what we remember so selective
turning point became convex
North and South the same duplex
Year before the mayflower
came the old white power

I don’t need another
confederate brother
I don’t need another
bull conner brother
I don’t need another
david duke mother
I don’t need another
blue wall my brother

I don’t need another
Fancy frat brother
I don’t need another
Turncoat southerner
I don’t need another
Don’t tread on me brother
Tread on me brother
tread on me brother

some dermis in the game
got a skirmish in your brain
study your mind soon as you rise
why do you need an alibi
are you that ofay from last night
smashin glass wearin sheets of white
show your face birth a nation
freeze frame my generation

blue blue blood blue blue eye
never too late to compromise
blue blue blood blue eye
yell yell yell sick ‘em
then play the victim
blue blue blood blue blue eye

I don’t need another
don’t tread on me brother
I don’t need another
bull conner brother
I don’t need another
david duke mother
I don’t need another
blue wall my brother
I don’t need another
Fancy frat brother
I don’t need another
Turncoat southerner
I don’t need another
Don’t tread on me brother
tread on me brother
tread on me brother

i aint sayin i’m scott free
some times i’m like
stayin in the moment, what?!
would you help me choose
the most patriotic hate group
And by honesty I mean you’re way ahead of me
good looking the other way
how our country was made



Monsoon Man emerges from the scum of that big puddle
on North Main,
the one other there by Wells Fargo
across the street from KFC
it’s his favorite low spot.

Monsoon Man, he concentrates
on last year’s clouds.
He was around before time, back when time
was shameless
and shaped like amaranth.

Monsoon Man, he rises unnoticed,
webbed knees, shoulders
misty saffron-yellow flix weed.
A purple funk in his eyes
blinking like an ailing light bulb.
A mountain chasm of fog
pumping from the cracks between his mossy teeth.

Monsoon Man sometimes makes mistakes socializing,
just like you,
but his body is inside out
and covers the whole basin.

Monsoon Man says the aquifers are stacked,
he says they’re dominoes of water and light.
By his calculations the ganglion is 2,552 feet beneath
where Farney turns into Woffard.

Monsoon Man teaches Morse code to every stone
but you see the stones don’t reinforce it in their homes so…

Monsoon Man is the patron saint of puddles
after their gone.

It’s raining, he’s the drops splattering,
water balloons of testosterone, dust and soot.
His blood is galaxies of drizzle,
curtains of granite murk,
flurries of aggressive dew.
His is a private eye
in a cage of august rainbow.

Monsoon Man feeds the street cats and the tree birds
and the street cats kill the tree birds just for fun
and Monsoon Man is haboobing in Arizona
or catching some Zzzz’s on the Brazos.

Monsoon Man’s hands have rainwater on their breath.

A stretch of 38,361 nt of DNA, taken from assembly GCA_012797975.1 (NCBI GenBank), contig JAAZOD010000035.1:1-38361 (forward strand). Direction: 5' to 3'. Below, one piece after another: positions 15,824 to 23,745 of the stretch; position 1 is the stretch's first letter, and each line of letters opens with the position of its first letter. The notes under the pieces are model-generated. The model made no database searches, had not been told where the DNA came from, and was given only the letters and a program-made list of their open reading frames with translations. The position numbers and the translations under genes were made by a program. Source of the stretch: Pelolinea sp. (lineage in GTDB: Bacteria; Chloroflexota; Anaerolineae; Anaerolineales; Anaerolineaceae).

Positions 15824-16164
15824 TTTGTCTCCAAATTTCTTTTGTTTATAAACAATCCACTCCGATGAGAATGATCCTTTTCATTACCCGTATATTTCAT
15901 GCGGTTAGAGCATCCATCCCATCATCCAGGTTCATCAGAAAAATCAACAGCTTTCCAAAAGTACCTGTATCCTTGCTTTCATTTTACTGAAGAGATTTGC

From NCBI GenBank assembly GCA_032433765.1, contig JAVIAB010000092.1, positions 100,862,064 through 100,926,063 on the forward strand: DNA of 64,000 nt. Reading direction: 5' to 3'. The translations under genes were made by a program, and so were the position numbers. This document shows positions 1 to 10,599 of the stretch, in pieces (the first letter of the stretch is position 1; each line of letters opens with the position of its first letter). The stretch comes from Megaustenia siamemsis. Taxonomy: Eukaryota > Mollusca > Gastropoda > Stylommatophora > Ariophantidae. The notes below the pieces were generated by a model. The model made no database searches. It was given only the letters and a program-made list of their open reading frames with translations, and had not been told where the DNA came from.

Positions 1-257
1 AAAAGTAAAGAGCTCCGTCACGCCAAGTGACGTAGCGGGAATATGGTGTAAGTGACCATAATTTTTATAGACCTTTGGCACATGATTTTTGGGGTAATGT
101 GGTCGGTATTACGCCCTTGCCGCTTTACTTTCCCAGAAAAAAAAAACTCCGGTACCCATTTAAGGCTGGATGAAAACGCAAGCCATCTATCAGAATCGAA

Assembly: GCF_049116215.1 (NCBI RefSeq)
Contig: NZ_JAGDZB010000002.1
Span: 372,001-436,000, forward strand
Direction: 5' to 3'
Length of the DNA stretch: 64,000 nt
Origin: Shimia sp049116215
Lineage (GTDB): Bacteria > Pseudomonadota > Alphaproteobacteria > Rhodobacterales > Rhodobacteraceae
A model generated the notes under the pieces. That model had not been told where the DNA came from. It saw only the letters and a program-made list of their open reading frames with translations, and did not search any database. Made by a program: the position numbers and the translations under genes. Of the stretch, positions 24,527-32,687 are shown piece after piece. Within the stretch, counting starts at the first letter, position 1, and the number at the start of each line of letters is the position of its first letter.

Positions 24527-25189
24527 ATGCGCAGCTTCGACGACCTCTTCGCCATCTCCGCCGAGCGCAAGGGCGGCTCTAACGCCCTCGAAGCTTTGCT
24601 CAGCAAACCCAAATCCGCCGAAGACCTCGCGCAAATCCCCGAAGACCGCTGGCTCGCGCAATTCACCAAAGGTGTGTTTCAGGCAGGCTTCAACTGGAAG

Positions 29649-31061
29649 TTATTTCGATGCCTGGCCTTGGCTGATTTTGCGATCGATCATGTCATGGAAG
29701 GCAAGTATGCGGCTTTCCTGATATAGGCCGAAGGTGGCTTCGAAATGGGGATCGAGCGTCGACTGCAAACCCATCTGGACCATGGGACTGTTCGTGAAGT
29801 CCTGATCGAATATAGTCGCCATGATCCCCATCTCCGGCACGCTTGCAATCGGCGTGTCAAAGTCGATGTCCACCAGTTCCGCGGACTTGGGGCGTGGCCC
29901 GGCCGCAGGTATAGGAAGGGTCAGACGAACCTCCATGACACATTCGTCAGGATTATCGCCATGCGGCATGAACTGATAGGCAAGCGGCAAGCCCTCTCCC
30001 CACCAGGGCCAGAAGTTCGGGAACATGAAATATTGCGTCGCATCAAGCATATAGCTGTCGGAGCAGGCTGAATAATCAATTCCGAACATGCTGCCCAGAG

Monsoon Man’s eyes are green like mine.

I like it when water tongues out from a crack in the rock face,
I like it when the desert sun is rough with it.
Monsoon Man doesn’t look at it that way.

Monsoon Man doesn’t tell water where to go.
Monsoon Man doesn’t get all mushy.

Puncture vines were brought here accidentally from Africa;
Monsoon Man received a memo.

The grasses explode–mosquitoes follow suit.
The rainiest August in decades, the lethal needle,
the basin has forgotten the yellow crinkle.

It’s raining on Mount Fuji; no one is haikuing.
Fog wrapping in the downy castaway of a dove’s feather
infiltrates a flower like white mold.

I reach my hand into the cloud.
I reach my hand hoping to find the stem.
My fingers found the lightning hot stem.

Monsoon Man uses a stick in the dirt
so the message can flow.


author’s note: this poem was commissioned by KTAL’s The Buzzman : Voice of the Rio Grande during Monsoon Season, 2022 in Las Cruces, New Mexico. Fortunately paper money was too soggy to be exchanged so we made due with doubloons.


POET STALEY’S Top 20 Alternatives to Sun-Dried Tomatoes

1 astigmatism based insult dried tomatoes

2 Moonraker reboot with a Native American tender age Bond instead of Roger Moore dried tomatoes

3 silent treatment dried tomatoes

4 dry ice dried tomatoes

5 split pea spit dried tomatoes

6 11% ethanol dried tomatoes

7 sex lies and videotape dried tomatoes

8 Chihuahuan inhalations dried tomatoes

9 old New Hampshire white man music teacher holding his breath
dried tomatoes

10 doppelgänger with a zip tie necktie dried tomatoes

11 Howard Zinn versus Kit Carson dried tomatoes

12 apocryphal pre-apocalyptic college board dried tomatoes

13 “Waiting Around to Die” by Townes Van Zandt dried tomatoes

14 poutine dream tomatillo seeds on a Sunday spread with your
cousin on a platter dried tomatoes

15 Trumpers reciting love poems by gay Black tall women
dried tomatoes

16 hair dried tomatoes

17 fluoride in disguise dried tomatoes

18 shattered glass of a Walmart frame dried tomatoes

19 prime number imposter syndrome dried tomatoes

20 red dwarf cottage cheese star thistle lycopene dried tomatoes